I picked up this series because Johanna kept making posts about each volume. Not all of the volumes get a “recommended” tag from her, but I became very curious and decided to try it out after reading a few more reviews from other bloggers. In general all of their reactions were about the same, it seemed like the reviewer liked the series a lot, but witheld outright recommending it because they felt how much you enjoy this series depends on how interested you are in dogs. Also this series is kind of an odd combination of adorable loving doggie tales, and the occasional bit of (light) fan service with a panty shot from the heroine. So it’s kind of hard for me to guess exactly who the target audience of this series is.
Release Status in the US/Japan
This series ended in Japan last May at 22 volumes. I currently have all of the released volumes in the US (15 Volumes so far), and the next volumes pre-ordered up through 17. I don’t have major concerns about being left with an incomplete series with Inubaka at this point. After all it would be pretty cruel to cancel a series with 15 out of 22 volumes released, and in general Viz seems pretty good at sticking to their guns and releasing an entire series. There are exceptions (ex: No.5 and Tough) where they’ve dropped series after a few volumes, but overall they have my trust in finishing what they start.
Suguri Miyauchi and Lupin (Breed: Mutt – unknown pedigree)
Suguri is naive and a bit slow, she also probably lets people walk all over her more than she should. But these characteristics are actually charming and not annoying on Suguri. When some characters have this same vulnerable personality design, (for me) it often just feels like it’s a cheap attempt to gain the reader’s love. After an episode where she was kidnapped as a young child, Suguri grew up living a sheltered life because her parents were always worried about the kidnappers that were never officially found. She was rescued from her kidnapper by the dog that was Lupin’s grandfather. She has a unique connection with dogs, she understands them and sense their moods better than most people. At the age of 18 she moves to Tokyo and takes up a stranger’s offer to work in his pet shop, she wants to break out of her cage and start living life. We see the world of pets in Japan through her eyes, and it becomes an informative experience. Lupin is your typical (unfixed) male dog, he loves food and the ladies. Lupin and Suguri have a close bond and occasionally accomplish incredible tricks together.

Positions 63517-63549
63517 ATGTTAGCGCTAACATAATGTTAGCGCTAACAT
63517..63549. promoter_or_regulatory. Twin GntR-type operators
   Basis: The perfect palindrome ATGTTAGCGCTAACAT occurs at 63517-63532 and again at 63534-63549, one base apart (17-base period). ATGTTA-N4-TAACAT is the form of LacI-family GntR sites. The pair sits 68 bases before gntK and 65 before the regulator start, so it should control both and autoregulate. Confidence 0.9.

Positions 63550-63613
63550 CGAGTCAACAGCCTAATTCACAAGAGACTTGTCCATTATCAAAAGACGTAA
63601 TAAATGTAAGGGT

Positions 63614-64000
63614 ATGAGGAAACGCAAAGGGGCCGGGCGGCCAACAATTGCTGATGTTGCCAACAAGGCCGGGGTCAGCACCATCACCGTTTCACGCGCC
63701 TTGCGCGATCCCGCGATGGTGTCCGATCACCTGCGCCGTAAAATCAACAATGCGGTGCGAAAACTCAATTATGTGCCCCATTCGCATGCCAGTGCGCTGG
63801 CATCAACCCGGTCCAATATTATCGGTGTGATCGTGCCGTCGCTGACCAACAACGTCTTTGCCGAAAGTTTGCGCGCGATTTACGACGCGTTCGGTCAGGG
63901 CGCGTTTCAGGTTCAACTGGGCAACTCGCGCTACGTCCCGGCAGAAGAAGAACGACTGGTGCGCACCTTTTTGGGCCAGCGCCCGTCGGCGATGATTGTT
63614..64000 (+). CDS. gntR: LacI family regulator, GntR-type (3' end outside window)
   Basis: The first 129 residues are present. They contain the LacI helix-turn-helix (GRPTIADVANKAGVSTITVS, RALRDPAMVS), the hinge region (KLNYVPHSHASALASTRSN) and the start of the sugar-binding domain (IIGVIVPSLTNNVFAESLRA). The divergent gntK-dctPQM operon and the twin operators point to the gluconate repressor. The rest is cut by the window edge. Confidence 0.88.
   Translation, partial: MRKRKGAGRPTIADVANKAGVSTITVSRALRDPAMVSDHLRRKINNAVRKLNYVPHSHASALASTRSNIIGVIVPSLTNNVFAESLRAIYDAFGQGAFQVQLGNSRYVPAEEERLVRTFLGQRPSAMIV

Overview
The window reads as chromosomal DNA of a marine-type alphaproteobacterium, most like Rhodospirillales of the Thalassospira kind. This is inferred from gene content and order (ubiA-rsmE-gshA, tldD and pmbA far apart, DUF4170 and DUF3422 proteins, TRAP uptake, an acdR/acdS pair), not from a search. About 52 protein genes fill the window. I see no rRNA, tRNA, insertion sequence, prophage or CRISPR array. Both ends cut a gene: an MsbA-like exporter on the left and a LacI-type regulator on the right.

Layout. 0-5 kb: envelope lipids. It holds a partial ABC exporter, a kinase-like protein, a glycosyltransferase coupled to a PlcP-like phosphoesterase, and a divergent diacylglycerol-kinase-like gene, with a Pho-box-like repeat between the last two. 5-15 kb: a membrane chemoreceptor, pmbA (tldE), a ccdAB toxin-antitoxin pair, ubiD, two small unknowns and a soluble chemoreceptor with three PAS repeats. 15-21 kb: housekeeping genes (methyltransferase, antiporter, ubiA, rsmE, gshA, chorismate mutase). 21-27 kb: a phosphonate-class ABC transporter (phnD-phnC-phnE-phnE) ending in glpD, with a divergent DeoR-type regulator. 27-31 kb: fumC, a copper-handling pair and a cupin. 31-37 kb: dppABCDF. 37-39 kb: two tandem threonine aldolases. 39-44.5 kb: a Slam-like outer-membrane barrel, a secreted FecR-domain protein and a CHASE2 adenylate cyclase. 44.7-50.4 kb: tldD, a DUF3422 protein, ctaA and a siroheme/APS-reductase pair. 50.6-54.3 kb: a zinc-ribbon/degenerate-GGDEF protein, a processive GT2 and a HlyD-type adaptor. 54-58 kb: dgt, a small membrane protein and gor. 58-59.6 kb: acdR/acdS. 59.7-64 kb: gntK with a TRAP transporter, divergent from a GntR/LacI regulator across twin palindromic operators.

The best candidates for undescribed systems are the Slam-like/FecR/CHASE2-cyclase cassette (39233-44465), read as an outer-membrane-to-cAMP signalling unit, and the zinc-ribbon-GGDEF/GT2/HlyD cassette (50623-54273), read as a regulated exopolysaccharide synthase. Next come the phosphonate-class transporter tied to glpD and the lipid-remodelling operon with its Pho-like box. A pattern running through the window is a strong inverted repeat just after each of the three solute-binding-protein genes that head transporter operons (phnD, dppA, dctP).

Teppei Iida and Noa (Breed: Labrador)
This is the “stranger” that invited Suguri to work in his Pet Shop (Woofles). Teppei is an extremely straightforward and goal oriented guy, he lives for dogs and hopes to someday create a place where all dogs (mutts and pure breeds) will find happy homes. Teppei is so dedicated to his goals that the pet store has become his entire life and he is happy with that. Although he is usually very serious he will lighten up when he talks about dogs and his goals. Suguri is showing many signs of liking Teppei, but it’s difficult to tell if her feelings are reciprocated at all. Most of Teppei’s thoughts are veiled from the reader and there are not many hints that Teppei feels more for Suguri than admiration for her connection to dogs.
The first part of this series is all about matching people with their pets, and in each story you usually learn about a new type of dog breed. The dogs are drawn very accurately, they look like they could jump off the pages. I’m also really charmed by the educational aspect of this series. I know so much more about dogs since starting this series. It takes a realistic view of dog ownership, you see almost every drawback and complication that dog owners face. You also may get to see a new point of view on owning dogs. Around where I live mostly everyone I know goes to a shelter and picks up an already fixed (mutt) puppy. But in this series I see what the world of pure breeds and their breeding potential.
Inubaka deals with both the life and death of pets, and one of the reasons why I think many people say this is a good series for dog lovers is because the deaths hit home harder for dog lovers. Those who aren’t fond of pets may not be able to easily relate to the character’s joys and sorrows as well. They also might not even begin to understand why people do so many unlikable tasks to preserve their pet’s life and happiness.
However! This series isn’t all about the dogs, we get to see the human characters develop and face personal hurdles as well. I would say that as you progress through the series, the further you are in, the more you get to see interesting developments. For example Suguri’s past resurfaces in a way that has me rolling around anxiously waiting for the next volume, and I worry about Teppei and the future of Woofles.
Recommended for all those that enjoy pets and manga!